The Drimys and Piper plastid genomes contain 113 different genes, and 18 (Drimys) and 17 (Piper) of these are duplicated in the IR, giving a total of 130–131 genes (Figs. (Figs.1,1, ,2,2, Table Table1).1). There are only two differences in gene content between these two magnoliid genomes; one is due to the duplication of trnH-gug in Drimys and the second is that ycf1 appears to be a pseudogene in Piper, since it has an internal stop codon that results in a truncated gene that is only 927 bp long (versus 5,574 bp in Drimys). Eighteen genes contain introns, 15 of which contain one intron and three (clpP, rps12, and ycf3) with two introns (Table (Table1).1). There are 30 distinct tRNAs, and 8 and 7 of these are duplicated in the IR of Drimys and Piper, respectively. The genomes consist of 50.12% (Drimys) and 48.36% (Piper) protein-coding genes, 7.38% (Drimys) and 7.34% (Piper) RNA genes, and 42.5% (Drimys) and 44.3% (Piper) non-coding regions (intergenic spacers and introns). Gene order is identical in the magnoliid plastid genomes sequenced from Drimys, Piper, Liriodendron (J. E. Carlson et al. in progress), and Calycanthus [24], and those of most angiosperms, including tobacco.

Table 1
Comparison of major features of magnoliid plastid genomes

GC content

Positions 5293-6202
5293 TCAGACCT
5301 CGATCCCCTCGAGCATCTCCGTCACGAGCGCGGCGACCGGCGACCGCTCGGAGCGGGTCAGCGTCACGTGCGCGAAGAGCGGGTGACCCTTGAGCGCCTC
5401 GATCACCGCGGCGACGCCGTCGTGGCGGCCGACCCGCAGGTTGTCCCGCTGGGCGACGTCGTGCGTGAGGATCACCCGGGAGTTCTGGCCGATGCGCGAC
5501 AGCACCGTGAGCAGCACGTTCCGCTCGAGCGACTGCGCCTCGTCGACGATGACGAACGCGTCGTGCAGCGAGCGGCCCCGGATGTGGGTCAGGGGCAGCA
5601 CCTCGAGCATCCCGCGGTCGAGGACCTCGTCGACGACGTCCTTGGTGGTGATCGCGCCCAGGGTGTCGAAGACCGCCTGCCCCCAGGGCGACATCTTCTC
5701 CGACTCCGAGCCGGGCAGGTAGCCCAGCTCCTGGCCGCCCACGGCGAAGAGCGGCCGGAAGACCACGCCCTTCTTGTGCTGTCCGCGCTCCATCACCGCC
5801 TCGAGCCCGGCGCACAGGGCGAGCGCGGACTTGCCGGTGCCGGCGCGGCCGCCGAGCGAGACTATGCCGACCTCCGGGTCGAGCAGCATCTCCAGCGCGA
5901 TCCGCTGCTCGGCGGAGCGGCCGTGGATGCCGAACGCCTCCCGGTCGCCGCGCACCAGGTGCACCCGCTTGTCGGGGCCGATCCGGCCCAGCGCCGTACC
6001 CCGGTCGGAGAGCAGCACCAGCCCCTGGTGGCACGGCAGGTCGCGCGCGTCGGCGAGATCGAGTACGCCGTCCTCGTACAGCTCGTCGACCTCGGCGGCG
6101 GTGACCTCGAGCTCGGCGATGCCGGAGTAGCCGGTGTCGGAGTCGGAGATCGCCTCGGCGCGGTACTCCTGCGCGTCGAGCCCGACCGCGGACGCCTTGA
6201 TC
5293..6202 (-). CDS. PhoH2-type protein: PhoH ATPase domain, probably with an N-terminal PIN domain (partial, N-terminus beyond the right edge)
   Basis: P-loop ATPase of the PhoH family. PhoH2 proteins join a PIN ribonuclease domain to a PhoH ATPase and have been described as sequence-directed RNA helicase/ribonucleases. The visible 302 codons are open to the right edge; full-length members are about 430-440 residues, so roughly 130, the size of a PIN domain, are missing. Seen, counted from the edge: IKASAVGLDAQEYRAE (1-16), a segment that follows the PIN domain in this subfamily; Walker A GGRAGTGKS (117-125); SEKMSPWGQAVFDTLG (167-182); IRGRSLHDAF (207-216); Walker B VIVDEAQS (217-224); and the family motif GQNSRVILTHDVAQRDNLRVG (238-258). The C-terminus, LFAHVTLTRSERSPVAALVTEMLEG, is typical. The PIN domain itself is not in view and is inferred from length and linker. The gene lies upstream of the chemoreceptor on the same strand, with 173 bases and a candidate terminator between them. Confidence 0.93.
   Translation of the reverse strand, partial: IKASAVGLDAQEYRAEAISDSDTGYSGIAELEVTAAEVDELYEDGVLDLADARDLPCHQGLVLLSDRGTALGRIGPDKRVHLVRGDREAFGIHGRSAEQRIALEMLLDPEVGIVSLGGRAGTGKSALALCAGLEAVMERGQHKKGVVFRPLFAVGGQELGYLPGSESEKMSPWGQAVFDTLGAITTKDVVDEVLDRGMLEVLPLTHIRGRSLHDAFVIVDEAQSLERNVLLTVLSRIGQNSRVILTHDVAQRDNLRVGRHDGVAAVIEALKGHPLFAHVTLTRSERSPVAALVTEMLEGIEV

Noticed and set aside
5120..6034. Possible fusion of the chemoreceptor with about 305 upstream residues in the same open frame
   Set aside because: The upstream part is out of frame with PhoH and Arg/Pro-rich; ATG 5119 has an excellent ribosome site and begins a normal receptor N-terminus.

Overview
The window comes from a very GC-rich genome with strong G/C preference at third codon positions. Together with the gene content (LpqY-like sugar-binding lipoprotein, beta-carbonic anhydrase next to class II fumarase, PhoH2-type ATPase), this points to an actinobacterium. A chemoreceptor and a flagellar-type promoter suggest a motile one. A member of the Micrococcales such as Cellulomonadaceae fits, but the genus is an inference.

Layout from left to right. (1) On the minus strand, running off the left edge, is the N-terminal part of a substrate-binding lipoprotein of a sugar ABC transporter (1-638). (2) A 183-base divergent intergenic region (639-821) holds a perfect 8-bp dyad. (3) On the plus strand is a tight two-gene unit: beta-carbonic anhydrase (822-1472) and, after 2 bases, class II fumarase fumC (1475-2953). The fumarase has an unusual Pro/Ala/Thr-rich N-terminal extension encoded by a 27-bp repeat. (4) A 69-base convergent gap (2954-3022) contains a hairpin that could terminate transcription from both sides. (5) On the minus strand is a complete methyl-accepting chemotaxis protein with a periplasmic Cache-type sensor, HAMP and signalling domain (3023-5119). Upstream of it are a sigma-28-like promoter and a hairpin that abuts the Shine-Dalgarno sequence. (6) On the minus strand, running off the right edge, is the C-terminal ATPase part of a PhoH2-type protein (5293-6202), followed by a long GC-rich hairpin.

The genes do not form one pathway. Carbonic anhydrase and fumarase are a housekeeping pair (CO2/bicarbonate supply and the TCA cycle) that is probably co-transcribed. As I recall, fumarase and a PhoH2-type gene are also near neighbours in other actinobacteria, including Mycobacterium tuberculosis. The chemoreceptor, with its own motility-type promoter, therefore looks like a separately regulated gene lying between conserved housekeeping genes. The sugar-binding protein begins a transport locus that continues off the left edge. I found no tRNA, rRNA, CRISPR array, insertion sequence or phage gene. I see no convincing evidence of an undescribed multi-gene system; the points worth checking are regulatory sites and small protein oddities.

The overall GC content of the Piper and Drimys plastid genomes is similar, 38.31% and 38.79% respectively. These values are within the range of 34–39% GC content but slightly higher than that of the average for 35 plastid genomes representing all currently available angiosperms and one gymnosperm Pinus (Fig. (Fig.3A).3A). In some cases, overall GC content correlates with phylogenetic position: early diverging lineages (i.e., Amborella, Nymphaeales, magnoliids) tend to have a higher GC content and legumes and non-grass monocots have lower values (Fig. (Fig.3A).3A). GC content is not uniformly distributed across the plastid genome (Figs. (Figs.3,3, ,4,4, ,5,5, ,6,6, ,7).7). In general, GC content is higher in coding regions than in non-coding regions (i.e., intergenic spacers and introns) (Fig. (Fig.4).4). This pattern is also supported by the observation that GC content of protein-coding genes is higher than the overall GC content for the complete genomes (compare Figs 3A,B). A t test indicated that this pattern is statistically significant at p < 0.01. GC content also varies by codon position with the 1st codon > 2nd codon > 3rd codon (Figs. 5A,B, ,6A).6A). GC content was also compared by partitioning protein-coding genes into three functional groups (Figs (Figs3A,3A, 5A,B, ,6A).6A). This comparison demonstrates that the percent of GC for all three codon positions is highest in photosynthesis genes, followed by genetic system genes, and lowest in NADH genes. Statistical tests using ANOVA demonstrated that differences in GC content by codon positions and functional groups are significant at p < 0.01. GC content is similar among all genomes (Fig. (Fig.7)7) even in taxa that have different gene orders (i.e., grasses and legumes). The IR regions have higher GC content and the SSC has the lowest. The much higher GC content in the IR is due to the presence of rRNA genes (Fig. (Fig.6B).6B). The lower GC content in the SSC is due to the presence of eight of the 11 NADH genes, which have a lower GC content than photosynthetic and genetic system genes (Figs. 5A,B, ,6A).6A). This genome wide pattern of GC content is maintained even when one copy of the IR is lost (bottom right panel in Fig. Fig.77).